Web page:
There’s only one way a reporter of my integrity and standards knows how to report on the closure of Siam Orchid Thai Cuisine at 2259 Emmons Avenue:
Sure, it’s not like they were the best Thai food in the world. But they were pretty much the only Thai restaurant in the area for what seemed like forever. Now we have Thai Basil on Nostrand Avenue, which is a solid takeout option, but we’ll miss Orchid’s waterfront views and fish tank full of giant, ugly fish.
China Max next door closed down in November. Attempts to reach the property owner were unsuccessful, so we can’t say for sure that Siam is closed for good. But it did not appear to be renovating, and there was no sign for customers.
ลาก่อน, my Thai friends. And good luck.
THE BITE: When asked what type of restaurants are needed in Sheepshead Bay, I’ve always answered that we need another Thai place. Well, after having that discussion for more than a decade, my desire has finally been fulfilled. We have a new Thai restaurant in the Bay.
Located at 3682B Nostrand Avenue, Thai Basil, which opened in early December, is dishing out “Thai fusion” dishes to all comers. I’m not sure what they mean by Thai “fusion,” as most of the dishes presented on the limited menu appear to be found in just about any Thai restaurant, but I’m pleased to see a new food choice in the ‘hood.
For the Bite, I sampled an array of dishes from the lunch menu that should represent the restaurant well. Pad Thai, considered by some to be the national dish of Thailand, Massamam Curry, cited by CNN as the “world’s most delicious food,” and Ginger Joy, a dish I never heard of before.
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Welcome back to The Bite, Sheepshead Bites’ weekly column where we explore the foodstuffs of Sheepshead Bay. Each week we check out a different offering from one of the many restaurants, delis, food carts, bakeries, butchers, fish mongers, or grocers in our neighborhood. If it’s edible, we’ll take a bite.
Ah, Siam. I’ve been enchanted with Siam ever since I watched Anna waltz with the King. You know the scene, the King finally breaks the tension between the two by grabbing her waist and leading, no commanding, her into spirited waltz. Well, Anna waltzed and the King bounced. Something stirred within me when I first saw that. But what? I was still too young to understand.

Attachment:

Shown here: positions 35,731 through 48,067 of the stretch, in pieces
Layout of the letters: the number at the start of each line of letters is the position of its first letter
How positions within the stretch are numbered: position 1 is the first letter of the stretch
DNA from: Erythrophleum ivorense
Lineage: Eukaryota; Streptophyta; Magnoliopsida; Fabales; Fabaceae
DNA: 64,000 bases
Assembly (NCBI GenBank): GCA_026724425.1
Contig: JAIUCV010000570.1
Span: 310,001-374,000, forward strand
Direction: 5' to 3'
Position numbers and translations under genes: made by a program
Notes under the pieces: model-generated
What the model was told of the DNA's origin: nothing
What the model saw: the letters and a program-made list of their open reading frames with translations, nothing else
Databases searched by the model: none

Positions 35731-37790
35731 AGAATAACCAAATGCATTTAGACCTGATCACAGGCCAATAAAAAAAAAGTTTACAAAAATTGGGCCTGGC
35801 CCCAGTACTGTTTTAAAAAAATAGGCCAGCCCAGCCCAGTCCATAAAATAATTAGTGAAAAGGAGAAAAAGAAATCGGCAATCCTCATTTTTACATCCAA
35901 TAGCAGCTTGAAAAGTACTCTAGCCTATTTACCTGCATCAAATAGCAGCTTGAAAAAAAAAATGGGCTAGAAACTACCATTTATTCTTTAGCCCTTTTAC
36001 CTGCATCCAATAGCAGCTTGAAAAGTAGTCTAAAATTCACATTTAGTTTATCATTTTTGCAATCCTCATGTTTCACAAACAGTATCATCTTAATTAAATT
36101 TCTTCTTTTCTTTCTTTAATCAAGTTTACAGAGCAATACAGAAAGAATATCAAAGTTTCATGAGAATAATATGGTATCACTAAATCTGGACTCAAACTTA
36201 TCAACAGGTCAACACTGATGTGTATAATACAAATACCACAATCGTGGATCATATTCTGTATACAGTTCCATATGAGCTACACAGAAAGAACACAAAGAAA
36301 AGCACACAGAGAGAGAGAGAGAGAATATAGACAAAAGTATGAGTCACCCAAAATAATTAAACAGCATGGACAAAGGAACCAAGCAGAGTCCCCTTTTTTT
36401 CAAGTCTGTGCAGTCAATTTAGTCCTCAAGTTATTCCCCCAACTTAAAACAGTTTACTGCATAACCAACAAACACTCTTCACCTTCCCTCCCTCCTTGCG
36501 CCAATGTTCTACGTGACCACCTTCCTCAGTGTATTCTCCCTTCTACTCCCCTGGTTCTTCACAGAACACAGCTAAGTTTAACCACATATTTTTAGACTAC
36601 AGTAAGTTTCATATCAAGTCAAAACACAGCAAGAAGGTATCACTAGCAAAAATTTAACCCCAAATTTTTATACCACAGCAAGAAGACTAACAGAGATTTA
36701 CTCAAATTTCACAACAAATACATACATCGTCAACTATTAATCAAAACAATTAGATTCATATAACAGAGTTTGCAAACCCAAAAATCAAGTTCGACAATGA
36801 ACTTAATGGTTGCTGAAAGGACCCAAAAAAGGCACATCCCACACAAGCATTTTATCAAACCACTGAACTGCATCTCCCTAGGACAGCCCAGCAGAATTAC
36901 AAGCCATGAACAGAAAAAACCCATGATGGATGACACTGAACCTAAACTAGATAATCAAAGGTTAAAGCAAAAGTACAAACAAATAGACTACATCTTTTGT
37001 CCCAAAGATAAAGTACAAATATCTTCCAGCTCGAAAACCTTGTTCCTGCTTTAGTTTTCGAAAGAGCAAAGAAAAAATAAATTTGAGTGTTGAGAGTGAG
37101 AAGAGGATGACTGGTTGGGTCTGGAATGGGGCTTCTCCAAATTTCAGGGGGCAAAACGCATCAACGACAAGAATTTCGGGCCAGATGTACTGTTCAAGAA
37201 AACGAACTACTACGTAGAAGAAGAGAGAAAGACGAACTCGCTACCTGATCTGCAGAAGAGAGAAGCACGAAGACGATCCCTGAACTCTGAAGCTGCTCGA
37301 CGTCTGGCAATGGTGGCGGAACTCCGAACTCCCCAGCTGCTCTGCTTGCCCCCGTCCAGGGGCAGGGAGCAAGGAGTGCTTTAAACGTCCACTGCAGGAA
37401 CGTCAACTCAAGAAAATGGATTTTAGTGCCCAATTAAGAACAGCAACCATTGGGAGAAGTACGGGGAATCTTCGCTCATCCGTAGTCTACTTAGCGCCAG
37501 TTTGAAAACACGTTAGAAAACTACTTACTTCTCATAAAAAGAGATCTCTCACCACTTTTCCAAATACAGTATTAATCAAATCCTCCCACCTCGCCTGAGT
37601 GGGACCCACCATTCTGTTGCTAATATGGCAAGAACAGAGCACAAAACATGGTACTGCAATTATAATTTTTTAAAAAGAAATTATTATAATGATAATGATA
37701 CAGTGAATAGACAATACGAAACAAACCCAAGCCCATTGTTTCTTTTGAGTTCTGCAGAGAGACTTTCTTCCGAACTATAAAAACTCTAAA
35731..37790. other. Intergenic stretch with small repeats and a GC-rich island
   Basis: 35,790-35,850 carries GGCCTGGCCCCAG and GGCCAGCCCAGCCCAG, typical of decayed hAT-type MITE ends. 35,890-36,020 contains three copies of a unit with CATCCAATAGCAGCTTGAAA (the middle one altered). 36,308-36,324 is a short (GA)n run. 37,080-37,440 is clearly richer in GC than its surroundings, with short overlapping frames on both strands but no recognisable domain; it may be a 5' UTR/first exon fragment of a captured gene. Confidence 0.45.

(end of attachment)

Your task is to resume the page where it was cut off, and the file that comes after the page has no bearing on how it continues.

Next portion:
Siam and “The King and I,” would play a pivotal role in my childhood development. My first school play in kindergarten — “The King and I.” My first solo piece at my first piano recital — “The March of the Siamese Children.” My first experience with Thai food — Kang Kai.
Kang Kai from Siam Orchid (2259 Emmons Avenue) is sliced white meat chicken with bamboo shoots, green beans and green bell peppers in a coconut red curry sauce. To this day, it’s still one of my favorite Thai dishes.
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It was just two and a half weeks ago that we told you about Tai Yuan replacing Tai Shan at 2224 Avenue U. But, passing by it yesterday, it doesn’t look like business has been going so well. And someone asked last week if they had closed down. Well, could this be the shortest a restaurant has ever existed?
Maybe not. This was tacked onto the gate. If only the missing piece of the puzzle were still there to clue us in.
You may remember Tai Shan, but then again, you may not. The short-lived Thai restaurant at 2224 Avenue U (and East 23rd Street) closed several months back before most people knew it even existed.
Well, fellow Thai lovers, rejoice! Like a phoenix rising from the ashes, only way less spectacular, Tai Yuan has recently opened on the location. With a menu of both Thai and Chinese favorites, the “Aisian” restaurant is aiming for the take-out crowd. We haven’t tried it yet, but we’d love to know if their Thai cuisine is any better than their spelling.